Thursday, August 10, 2006

Foreground Interest

If you’re one of those people who take your photography seriously there will inevitably be times when you find yourself wanting something to complement an otherwise so-so landscape shot by sticking something interesting in the foreground. Some travel photographers have been known to carry around small rucksacks filled with colourful scarves that they stick onto someone before shoving them into the frame. I occasionally travel with a bright yellow rubber duckie or girlfriend that can both be used in the same way.

And for those people who haven’t got the forethought to travel with their own portable foreground interest many of the great tourist traps of the world feature professional models who will indulge virtually any whim for a modest fee; blokes dressed as Crazy Horse sitting on a pony in Monument Valley, a veritable legion of legionnaires at the Colosseum, whatever.

The quest for perfect foreground interest can be especially tricky for working photojournalists.

Photojournalists earn their living capturing images of wholesale destruction, often with a wide-angle lens plonked on the front of their camera so that they can pack in as much wholesale destruction as is humanly possible. Under these circumstances, sticking someone in the foreground of the frame to convey a sense of scale, context and heart-wringing ‘human interest’ is an absolute must.

I raise the subject of foreground interest because someone emailed me (thanks Simon) with a link to a story about a woman in Beirut who keeps popping up in the foreground of pictures of buildings flattened by the Israelis.

She certainly looks the part but I reckon she’s just a little too ‘hammy’ for Western tastes

Some commentators in the blog post that talks about this woman have jumped in and claimed that this is proof that all coverage of what is happening in Lebanon is manipulated with an anti-Israeli bias.

Ditto for the now infamous picture of Beirut, processed with the ‘Add shit loads more smoke tool’ available in the latest beta version of Photoshop.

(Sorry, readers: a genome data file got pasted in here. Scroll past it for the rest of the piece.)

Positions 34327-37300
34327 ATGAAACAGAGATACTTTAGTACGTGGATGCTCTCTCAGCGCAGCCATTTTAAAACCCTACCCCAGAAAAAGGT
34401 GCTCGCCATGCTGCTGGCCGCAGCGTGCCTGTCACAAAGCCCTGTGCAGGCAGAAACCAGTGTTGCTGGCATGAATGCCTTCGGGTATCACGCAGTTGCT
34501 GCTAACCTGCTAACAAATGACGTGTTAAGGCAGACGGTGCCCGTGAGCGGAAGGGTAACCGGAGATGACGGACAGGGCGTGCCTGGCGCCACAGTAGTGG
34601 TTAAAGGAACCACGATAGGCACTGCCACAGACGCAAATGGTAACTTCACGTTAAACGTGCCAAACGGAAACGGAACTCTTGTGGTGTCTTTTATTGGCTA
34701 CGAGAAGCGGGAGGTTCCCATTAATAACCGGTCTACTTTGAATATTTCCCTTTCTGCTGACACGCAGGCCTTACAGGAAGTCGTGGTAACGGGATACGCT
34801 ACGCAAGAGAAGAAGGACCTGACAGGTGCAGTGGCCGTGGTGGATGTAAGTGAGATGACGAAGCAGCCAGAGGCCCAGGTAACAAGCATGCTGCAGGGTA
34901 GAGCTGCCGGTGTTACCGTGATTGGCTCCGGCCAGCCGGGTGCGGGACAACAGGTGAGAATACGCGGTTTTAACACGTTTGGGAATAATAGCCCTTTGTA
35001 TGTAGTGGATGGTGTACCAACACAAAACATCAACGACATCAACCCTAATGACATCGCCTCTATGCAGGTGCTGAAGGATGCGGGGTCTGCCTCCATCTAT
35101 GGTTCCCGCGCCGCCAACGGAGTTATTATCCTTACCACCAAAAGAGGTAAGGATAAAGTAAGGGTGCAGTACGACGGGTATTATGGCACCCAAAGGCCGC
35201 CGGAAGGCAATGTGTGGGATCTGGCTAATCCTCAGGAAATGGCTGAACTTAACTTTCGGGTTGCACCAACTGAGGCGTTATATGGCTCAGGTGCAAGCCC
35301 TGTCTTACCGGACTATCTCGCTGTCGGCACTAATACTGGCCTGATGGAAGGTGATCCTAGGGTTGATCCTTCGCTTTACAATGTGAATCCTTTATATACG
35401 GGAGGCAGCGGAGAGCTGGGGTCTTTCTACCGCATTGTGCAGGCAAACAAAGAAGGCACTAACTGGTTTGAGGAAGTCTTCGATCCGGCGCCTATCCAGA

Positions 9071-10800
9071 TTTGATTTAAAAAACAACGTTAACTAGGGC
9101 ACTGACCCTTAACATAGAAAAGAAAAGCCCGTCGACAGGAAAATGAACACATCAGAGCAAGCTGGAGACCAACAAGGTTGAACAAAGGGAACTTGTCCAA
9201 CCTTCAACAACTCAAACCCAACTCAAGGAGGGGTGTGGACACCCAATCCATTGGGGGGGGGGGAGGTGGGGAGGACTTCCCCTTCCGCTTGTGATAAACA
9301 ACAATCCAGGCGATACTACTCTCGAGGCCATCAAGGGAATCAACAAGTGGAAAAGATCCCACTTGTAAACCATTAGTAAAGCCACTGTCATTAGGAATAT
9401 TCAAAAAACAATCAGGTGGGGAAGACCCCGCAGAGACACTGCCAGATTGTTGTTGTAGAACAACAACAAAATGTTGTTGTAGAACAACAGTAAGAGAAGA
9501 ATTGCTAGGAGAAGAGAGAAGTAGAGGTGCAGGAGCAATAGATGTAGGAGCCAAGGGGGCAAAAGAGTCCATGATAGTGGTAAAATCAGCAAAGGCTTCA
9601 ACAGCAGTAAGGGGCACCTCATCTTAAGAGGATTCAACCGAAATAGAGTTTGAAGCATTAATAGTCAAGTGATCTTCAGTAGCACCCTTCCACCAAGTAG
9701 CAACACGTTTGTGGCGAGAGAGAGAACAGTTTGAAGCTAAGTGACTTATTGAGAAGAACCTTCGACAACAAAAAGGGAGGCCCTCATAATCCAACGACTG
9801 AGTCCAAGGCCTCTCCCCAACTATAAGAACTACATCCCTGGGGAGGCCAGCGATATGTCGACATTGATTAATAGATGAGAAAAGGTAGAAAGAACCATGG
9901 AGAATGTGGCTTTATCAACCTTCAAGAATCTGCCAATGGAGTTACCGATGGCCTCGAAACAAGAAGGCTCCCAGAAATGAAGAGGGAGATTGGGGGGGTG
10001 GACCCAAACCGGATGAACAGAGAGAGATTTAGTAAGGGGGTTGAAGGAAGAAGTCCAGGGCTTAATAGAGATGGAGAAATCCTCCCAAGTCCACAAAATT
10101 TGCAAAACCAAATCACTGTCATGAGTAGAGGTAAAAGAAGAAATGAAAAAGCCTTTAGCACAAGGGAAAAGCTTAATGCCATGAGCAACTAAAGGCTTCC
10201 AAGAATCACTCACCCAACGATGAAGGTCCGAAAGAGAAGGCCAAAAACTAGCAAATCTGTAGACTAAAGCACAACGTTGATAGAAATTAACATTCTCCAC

There is, as they say, a war on for our minds.

The truth, as with all disputes, is that we’re undoubtedly on the receiving end of half-truths and embellishments from both sides of the conflict in Lebanon. I don’t doubt for a second that some of the material coming out of Beirut is jizzed up to make it more dramatic and saleable. On the other hand those apartment blocks have clearly been flattened by someone, with or without the addition of the almost mandatory wailing woman in black dress in the foreground.

Or how about that photograph of Israeli children scribbling messages on artillery shells destined for the Lebanon...

Were these kids, as I have read in a few places, put up to it by photojournalists looking for marketable photographs?

Who knows?

The ludicrous part of the entire business of manipulated news and photographs and careful selection of what stories do or don’t get airtime is the way that people, particularly Internet people, will bleat and moan about how biased the media is, except for those times when they see a story that agrees with their world view. At which point they will swallow the story wholesale and without criticism. It doesn’t matter if you’re pro or anti Israel, Left Wing or Right Wing – everyone, and I'm not excluding myself, falls for it.

That is, of course, how The Game is played.

The only real and sustained bias displayed by our media is a pro-corporate agenda. Everything else is just put there to distract us and keep us at each other’s throats.

And it’s working a treat.

2 comments:

de said...

I still reckon the moon landings were all real, but they touched up the photos (in the days when that was a very difficult job) because they looked a bit naff.

The silly astronauts forgot to travel with their own foreground interest objects, like flags that could wave without wind etc..

Stef said...

I agree. Just because the photos are a bit iffy doesn't necessarilly mean the whole thing was staged.

Not necessarilly...

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